Voters in Kalamazoo County have been repeatedly hit by demands for tax increases over the last few years. Hikes for a juvenile home, bus system, KRESA, and KPS were approved, while hikes for a jail, Croyden school, and Portage schools were rejected.
Still more tax increases are in the pipeline.
The Portage School Board wants a huge tax increase. For the board, it seems the only question is whether the increase should be for $110 million or $125 million. Voters shot down a $145 million tax hike in February.
Voters aren't nearly as thrilled. A survey conducted by the board shows a plurality of voters opposed to either proposal.
Meanwhile, the school officials want to renew the "temporary" KRESA tax increase passed in 2005. The Kalamazoo County Taxpayers Association has the story.
KRESA tax: they lied
In 2005, public school officials in Kalamazoo County placed a 1.5-mill “enhancement” millage on the ballot, which covered the entire KRESA taxing district. At the time, those officials promised that the tax was only “temporary,” and would last only three years.
It now is clear that those officials lied to the voters. School officials are planning to ask for a renewal of the KRESA “enhancement” millage next year, despite their promise that the tax would expire.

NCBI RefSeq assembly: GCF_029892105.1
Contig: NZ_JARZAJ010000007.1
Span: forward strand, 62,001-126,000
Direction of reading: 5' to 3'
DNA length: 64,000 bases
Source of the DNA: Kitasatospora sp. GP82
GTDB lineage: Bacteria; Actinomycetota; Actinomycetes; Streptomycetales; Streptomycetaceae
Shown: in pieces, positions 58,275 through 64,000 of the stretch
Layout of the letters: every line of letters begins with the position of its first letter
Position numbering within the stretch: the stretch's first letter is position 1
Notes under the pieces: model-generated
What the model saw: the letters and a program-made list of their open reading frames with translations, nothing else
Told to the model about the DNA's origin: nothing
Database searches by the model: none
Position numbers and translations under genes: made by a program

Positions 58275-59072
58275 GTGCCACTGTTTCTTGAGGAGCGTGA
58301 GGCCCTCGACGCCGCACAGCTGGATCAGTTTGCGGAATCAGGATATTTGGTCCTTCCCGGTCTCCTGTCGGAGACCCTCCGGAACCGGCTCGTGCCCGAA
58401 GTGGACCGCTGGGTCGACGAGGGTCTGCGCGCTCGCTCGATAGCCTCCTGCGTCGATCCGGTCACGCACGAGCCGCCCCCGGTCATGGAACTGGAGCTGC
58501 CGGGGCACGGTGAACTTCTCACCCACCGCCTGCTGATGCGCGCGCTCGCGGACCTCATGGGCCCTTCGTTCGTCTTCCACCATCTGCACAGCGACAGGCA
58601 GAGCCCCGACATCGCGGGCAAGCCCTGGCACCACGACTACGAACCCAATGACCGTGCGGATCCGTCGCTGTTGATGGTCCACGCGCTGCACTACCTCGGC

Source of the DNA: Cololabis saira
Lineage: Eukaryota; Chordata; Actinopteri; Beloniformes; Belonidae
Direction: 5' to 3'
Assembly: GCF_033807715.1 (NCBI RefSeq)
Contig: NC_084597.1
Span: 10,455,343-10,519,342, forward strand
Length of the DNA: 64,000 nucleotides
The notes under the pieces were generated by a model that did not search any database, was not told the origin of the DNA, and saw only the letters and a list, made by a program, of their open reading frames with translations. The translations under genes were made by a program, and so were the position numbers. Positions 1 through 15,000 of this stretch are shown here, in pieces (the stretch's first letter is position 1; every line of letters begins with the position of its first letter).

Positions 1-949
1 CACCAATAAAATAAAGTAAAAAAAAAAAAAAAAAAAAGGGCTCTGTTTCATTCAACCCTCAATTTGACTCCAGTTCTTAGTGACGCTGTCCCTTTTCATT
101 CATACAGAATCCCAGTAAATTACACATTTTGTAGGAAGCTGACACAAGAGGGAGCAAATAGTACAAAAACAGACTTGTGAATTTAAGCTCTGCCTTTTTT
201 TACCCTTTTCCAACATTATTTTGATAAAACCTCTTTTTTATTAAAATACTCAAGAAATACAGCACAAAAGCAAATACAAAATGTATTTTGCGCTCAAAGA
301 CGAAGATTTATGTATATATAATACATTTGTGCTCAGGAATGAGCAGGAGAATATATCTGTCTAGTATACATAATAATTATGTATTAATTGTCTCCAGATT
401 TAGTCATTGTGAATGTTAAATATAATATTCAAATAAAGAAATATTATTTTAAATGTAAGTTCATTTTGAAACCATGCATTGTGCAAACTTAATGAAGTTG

If the KRESA “enhancement” millage is placed on the ballot next year, it would be a profound betrayal of trust. Does the word of public officials in Kalamazoo County mean anything? Can they blatantly lie to the voters, and then turn around and ask them for even more money?
School officials are crying poverty, claiming their budget are squeezed and they need the money from the “enhancement” millage. Tough luck. Welcome to the club. The budgets of working families and businesses in Kalamazoo County have been squeezed and cut for several years now due to Michigan’s poor economy.
In fact, school spending habits prove that they have plenty of money in their budgets. A recent Kalamazoo Gazette article (June 3, 2007) shows that public schools in our region are overpaying health care benefits by thousands of dollars per employee, because school districts have a sweetheart contracting deal with MESSA, the teachers’ union insurance provider. By competitively bidding out health insurance, schools could save hundreds of thousands of dollars in their annual budgets.
The Taxpayers Association has one simple message for school officials thinking about renewing the KRESA “enhancement” millage—just say “NO.”